STRAHLENBERG, Philipp Johann von (1676-1747)
An Histori-Geographical Description of the north and eastern part of Europe and Asia; but more particularly of Russia, Siberia, and Great Tartary; both in their ancient and modern state: together with an entire new polyglot-table of the dialects of 32 Tartarian nations: and a vocabulary of the Kalmuck-Mungalian tongue. As also, a large and accurate map of those countries ... Written originally in high German ... Now faithfully translated into English
London: Printed for W. Innys and R. Manby, 1736 [map dated 1737]. Quarto. (8 7/8 x 6 7/8 inches). 1 large folding engraved map "Nova descriptio geographica Tattariae Magnae..." (sheet size: 26 x 39 inches), 1 folding woodcut map, 1 folding letterpress chart, 10 engraved plates (3 folding), and numerous illustrations in the text.
Expertly bound to style in contemporary marbled sheep, covers bordered with a gilt double filet, spine with raised bands in six compartments, red morocco lettering piece in the second compartment, the others with an overall repeat decoration in gilt
First edition in English of a key work on Siberia, with the rare and important large folding map of the region.
A Swedish officer taken prisoner during Charles XII's campaign in Russia, Strahlenberg was held captive in Siberia for thirteen years. Situated in Tobolsk from 1711 to 1721, he was able to explore the lower basins of the Ob and Yenisey rivers, gathering the geographical information regarding the northern and eastern parts of Europe and Asia recorded in this book and its large folding map. The text is of great importance offering much first-hand information -- geographical, historical and ethnographic -- about Siberia and Great Tartary. The work also includes early descriptions of the linguistics of the region, with a Kalmyv vocabulary including the translations of Mongolian words. The most important aspect of the present work, however, is Strahlenberg's rare and significant map representing the Russian realm and Great Tartary, containing extensive information regarding Siberia. Strahlenberg utilized a wide array of sources in preparing his map. He used his own latitude calculations, as well as readings he had taken with Daniel Gottlieb Messerschmidt, a Prussian naturalist with whom he travelled in Russia. Measurements and other geographic information were obtained from other sources as well, including Swedish officers on different expeditions, Swedish and German travellers, and Russian cartographers and explorers. The map, first published separately to accompany the Stockholm, 1730 first edition, is here re-engraved by R.W. Seale, and dated 1737. The map encompasses the area between 50° and 185° east longitude and 32° and 75° north latitude. It records the Russian territories from west of Moscow to Japan in the east and includes northern China, Tibet, and Turkestan in the south. Neighboring countries such as Poland, Persia, India, and Mongolia are documented. Numerous important geographic features are also represented: the Arctic and Pacific oceans, and the Caspian Sea; the Urals, Caucasus, and the Himalayan mountains; and the Gobi desert. The map is most notable, however, for its accurate representation of Siberia, particularly the settlement patterns of the region's various populations. Bagrow notes that after Semyon Remezov's map, Strahlenberg's map is the "most important source of historical-geographical information about Siberia."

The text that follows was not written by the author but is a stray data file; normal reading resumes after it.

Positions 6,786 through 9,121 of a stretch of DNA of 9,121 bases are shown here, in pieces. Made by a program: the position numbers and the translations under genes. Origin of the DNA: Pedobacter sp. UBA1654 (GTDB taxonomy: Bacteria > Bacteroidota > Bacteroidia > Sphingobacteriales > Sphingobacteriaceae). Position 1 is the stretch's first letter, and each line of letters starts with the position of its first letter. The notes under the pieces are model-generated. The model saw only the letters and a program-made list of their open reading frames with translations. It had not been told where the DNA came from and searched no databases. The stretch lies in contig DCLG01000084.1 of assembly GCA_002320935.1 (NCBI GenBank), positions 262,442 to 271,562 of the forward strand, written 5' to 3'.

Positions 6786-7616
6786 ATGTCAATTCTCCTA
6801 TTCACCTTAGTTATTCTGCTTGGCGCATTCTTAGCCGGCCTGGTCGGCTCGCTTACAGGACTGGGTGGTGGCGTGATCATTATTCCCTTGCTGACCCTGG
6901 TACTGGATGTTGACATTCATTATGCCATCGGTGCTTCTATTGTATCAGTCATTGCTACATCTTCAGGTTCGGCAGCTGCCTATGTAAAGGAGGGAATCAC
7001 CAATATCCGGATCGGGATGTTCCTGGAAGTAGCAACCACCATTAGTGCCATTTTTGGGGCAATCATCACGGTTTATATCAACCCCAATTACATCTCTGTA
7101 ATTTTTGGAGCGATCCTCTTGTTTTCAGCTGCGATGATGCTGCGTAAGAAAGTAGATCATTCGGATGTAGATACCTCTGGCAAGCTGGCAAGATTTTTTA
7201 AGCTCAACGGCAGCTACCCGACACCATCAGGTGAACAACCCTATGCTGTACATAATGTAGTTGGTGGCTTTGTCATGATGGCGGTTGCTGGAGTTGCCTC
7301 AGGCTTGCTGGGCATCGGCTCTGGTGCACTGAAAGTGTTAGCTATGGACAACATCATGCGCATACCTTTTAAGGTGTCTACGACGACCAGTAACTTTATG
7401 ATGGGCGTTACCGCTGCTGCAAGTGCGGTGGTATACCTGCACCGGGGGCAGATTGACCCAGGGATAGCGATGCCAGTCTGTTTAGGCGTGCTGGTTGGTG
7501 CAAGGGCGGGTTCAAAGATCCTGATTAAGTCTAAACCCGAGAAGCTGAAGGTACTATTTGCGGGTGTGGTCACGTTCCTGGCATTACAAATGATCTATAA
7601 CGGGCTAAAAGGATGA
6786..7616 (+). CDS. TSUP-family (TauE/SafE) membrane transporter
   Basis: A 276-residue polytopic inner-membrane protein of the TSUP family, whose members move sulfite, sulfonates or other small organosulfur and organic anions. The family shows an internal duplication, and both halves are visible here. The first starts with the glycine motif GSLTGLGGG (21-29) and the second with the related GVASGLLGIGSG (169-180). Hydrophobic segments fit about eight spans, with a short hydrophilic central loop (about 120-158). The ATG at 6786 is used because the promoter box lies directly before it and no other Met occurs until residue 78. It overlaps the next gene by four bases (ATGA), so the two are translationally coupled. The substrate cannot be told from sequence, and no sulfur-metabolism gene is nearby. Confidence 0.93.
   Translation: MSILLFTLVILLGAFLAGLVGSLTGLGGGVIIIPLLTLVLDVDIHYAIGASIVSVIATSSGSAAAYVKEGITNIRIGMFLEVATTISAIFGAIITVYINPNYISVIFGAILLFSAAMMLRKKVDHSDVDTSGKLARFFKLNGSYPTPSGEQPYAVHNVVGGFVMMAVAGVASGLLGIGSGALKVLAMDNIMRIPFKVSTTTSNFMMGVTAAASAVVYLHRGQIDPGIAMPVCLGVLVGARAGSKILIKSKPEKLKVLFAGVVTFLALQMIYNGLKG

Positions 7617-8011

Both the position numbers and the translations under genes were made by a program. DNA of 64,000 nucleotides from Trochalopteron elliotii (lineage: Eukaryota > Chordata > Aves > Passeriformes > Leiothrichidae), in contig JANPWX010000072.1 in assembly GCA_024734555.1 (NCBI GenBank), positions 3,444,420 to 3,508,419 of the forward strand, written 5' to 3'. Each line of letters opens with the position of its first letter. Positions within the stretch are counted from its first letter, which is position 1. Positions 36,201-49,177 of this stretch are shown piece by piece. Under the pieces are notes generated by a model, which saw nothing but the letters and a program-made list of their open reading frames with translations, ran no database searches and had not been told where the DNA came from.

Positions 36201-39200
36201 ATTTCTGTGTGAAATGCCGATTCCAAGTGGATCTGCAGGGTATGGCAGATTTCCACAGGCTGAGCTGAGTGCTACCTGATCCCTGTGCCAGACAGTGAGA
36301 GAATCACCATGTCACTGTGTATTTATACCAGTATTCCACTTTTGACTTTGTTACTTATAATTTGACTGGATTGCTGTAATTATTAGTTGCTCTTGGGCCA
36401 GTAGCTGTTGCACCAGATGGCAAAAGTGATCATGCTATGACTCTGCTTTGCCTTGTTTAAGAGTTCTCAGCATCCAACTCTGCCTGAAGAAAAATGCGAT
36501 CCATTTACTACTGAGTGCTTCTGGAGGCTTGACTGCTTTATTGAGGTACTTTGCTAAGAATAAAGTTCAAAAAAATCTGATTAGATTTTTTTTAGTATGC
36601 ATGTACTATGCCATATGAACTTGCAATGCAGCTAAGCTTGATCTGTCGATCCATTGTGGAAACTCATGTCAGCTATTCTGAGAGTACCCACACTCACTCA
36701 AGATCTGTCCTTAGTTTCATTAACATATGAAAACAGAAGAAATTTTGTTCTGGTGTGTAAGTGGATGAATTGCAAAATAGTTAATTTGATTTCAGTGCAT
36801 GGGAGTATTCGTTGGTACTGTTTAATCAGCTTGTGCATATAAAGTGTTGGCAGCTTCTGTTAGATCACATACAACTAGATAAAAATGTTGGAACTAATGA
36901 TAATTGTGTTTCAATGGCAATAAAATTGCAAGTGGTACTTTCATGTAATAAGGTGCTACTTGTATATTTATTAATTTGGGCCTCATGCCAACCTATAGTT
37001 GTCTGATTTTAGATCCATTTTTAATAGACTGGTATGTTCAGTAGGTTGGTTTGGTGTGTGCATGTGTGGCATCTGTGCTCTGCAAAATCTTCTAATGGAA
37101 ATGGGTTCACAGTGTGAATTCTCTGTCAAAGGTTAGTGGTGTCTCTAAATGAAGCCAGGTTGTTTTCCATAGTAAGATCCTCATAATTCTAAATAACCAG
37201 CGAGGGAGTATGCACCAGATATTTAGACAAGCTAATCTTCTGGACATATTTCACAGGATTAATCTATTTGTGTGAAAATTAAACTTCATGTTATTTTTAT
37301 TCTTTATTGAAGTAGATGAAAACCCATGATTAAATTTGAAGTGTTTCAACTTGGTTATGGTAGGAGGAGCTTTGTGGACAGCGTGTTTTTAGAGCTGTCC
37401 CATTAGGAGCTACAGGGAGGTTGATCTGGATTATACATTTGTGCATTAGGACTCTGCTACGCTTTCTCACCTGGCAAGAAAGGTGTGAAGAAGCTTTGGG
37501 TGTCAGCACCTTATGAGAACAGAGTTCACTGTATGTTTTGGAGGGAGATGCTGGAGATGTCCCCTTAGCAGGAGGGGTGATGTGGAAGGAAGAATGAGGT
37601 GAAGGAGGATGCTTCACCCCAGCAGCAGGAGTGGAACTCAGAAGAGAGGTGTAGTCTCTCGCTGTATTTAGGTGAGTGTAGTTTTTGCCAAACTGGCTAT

Cordier 2713; Cox I, 194; Lowndes III, 2528.